Monday, June 8, 2009

Manhattan's New Public Garden - The High Line

Salmaan Khan Photo: The High Line

My reservations for New York were put in place in time for the announced May opening of the 
elevated gardens of The High Line,
New York City's stunning new public garden.
Photos: Alice Joyce
To my dismay, the opening dated was changed to June 9th, and I was unable to ascend
Instead, I walked the length of the first section (there will be more development in the years to come) from the Gansevoort Street entrance through the Meat Packing District to 20th Street in Chelsea, where I was staying.
Peering upwards with my camera, I tried avoiding the onslaught of traffic in my  attempt to vicariously experience a bit of the gardens from beneath the expanse.

The Standard Hotel is an admirable architectural achievement. Built to straddle the old railroad tracks, the hip new lodgings look down upon areas richly planted with a design by James Corner Field Operations, in consultation with Dutch designer Piet Oudolf .  

The  Standard's web site currently has a live web cam with images updated every 15 minutes, & 360 degree views:
As I write this,  it's media preview day, before officially opening tomorrow.
The web cam image shows people strolling along the green sward: perennials and grasses commingling with shrubs and trees; an eye-popping image of a garden walkway slicing through a high-rise building. 

 Another trip to New York soon? You bet! This is a garden I must experience first-hand.
More on The High Line at Bay Area Tendrils  'Garden Travel Buzz'
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  1. What a fabulous reinvention of a space. I love it!

  2. As I jot this the photo of the hotel shows the High Line going through the base like a streak of lights in the darkness. Striking, but I'm sure the garden would be even better to experience. I'm sorry you missed seeing it properly!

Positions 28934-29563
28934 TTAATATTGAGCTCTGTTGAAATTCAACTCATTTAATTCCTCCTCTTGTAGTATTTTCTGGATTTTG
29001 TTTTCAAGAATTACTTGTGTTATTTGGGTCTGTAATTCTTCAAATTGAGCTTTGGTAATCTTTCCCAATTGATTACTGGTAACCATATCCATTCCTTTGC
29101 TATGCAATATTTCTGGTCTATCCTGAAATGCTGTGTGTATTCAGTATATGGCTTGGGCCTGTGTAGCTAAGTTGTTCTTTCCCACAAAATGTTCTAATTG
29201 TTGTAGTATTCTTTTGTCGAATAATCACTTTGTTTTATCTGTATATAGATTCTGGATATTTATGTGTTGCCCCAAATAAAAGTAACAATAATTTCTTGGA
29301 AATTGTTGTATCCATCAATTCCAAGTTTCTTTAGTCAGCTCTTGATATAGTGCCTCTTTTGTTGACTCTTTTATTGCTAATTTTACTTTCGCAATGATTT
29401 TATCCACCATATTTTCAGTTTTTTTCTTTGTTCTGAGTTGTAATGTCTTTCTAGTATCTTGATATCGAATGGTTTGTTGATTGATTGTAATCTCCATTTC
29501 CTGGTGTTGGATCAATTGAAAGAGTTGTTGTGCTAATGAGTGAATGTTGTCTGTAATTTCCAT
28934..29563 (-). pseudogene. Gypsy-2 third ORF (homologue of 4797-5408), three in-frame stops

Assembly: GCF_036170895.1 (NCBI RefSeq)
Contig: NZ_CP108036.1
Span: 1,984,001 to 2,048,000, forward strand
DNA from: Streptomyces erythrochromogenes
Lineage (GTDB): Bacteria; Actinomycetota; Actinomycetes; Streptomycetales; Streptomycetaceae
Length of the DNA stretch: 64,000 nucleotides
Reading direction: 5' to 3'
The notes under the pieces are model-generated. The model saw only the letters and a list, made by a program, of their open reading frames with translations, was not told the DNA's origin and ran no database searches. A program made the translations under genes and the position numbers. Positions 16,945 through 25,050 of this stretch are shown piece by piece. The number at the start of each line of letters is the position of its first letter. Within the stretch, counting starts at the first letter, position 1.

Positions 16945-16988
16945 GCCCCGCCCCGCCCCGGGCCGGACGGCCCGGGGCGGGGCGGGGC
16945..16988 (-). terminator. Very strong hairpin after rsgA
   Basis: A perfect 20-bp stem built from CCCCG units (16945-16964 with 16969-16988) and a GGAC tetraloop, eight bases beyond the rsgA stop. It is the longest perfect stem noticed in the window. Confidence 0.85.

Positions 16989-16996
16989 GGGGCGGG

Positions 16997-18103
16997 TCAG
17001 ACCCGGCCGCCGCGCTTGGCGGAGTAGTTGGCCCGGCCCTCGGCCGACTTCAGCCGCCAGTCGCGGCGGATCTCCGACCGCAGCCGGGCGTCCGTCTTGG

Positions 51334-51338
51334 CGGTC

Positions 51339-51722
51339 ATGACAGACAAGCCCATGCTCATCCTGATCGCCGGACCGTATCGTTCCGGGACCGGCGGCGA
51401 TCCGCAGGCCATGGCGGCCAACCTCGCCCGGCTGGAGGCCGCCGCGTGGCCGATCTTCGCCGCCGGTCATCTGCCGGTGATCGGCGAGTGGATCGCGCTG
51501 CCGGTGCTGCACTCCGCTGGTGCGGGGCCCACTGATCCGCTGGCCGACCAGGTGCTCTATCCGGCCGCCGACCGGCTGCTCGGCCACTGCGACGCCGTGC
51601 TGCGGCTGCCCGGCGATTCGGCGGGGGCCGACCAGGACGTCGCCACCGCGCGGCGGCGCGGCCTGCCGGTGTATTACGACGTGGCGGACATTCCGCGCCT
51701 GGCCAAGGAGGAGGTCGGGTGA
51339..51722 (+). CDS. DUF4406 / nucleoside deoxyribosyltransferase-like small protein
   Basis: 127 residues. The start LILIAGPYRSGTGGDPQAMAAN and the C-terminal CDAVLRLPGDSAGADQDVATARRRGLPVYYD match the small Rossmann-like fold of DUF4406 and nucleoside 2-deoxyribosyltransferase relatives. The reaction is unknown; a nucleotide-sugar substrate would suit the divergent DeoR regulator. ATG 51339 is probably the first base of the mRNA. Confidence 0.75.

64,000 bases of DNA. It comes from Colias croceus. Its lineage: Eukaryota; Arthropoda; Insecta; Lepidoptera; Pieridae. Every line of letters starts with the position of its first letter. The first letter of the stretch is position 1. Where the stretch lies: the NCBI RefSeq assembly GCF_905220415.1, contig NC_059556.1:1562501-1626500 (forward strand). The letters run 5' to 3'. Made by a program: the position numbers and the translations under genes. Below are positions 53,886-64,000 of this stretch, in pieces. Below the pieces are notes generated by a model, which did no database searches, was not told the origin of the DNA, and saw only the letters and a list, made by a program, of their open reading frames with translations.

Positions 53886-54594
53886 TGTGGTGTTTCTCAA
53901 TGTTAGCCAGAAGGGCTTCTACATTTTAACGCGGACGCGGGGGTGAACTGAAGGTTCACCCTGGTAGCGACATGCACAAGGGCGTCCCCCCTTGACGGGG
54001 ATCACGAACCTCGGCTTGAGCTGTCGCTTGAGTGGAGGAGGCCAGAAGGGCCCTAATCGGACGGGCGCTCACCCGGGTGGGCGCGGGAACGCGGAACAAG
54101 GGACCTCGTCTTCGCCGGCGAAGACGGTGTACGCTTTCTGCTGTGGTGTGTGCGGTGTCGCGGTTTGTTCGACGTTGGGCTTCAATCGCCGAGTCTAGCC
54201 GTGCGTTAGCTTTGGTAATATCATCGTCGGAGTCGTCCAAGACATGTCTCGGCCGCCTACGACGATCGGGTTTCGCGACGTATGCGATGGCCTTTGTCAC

3. Ms S, it is a space to love! The High Line's inventive beauty and inviting airy walkways with arresting views have rightfully brought to life an entire neighborhood in New York City.
    James, the Standard was very savvy in setting up the live feed. It gives the world a connection with a place that throngs will want to visit (oh yes, perhaps the hotel too!!!) And New Yorkers are truly blessed to have this new park.

  4. Manhattan stole this idea from LA, which stole it from Seattle - but I'm sure they'll never admit it. A great idea to steal, and a great way to get green space in the center of a city, and I agree, a great way to repurpose the railroad (was it the El? looks like maybe regular train tracks, but I'm only familiar with the older El lines).

  5. Greetings PB! Don't we all lift inspiration and ideas... In this case, I think NYC modeled the project after Paris' promenade plantee in the 12th arrondissement -also on an abandoned railway line. It's another garden on my list. For reasons unknown I've trekked all over Paris to see gardens, but this one got away!
    I've been told by a savvy horticulturist that the High Line trumps the effort in Paris, with its diversity of plantings and design. Chicago has plans, too... It's a movement!

  6. Maybe Seattle stole it from Paris;-) I remember taking a walk along an old converted railway line that had been converted into a beautiful garden - and well used to boot. Will you be going back to take some pictures?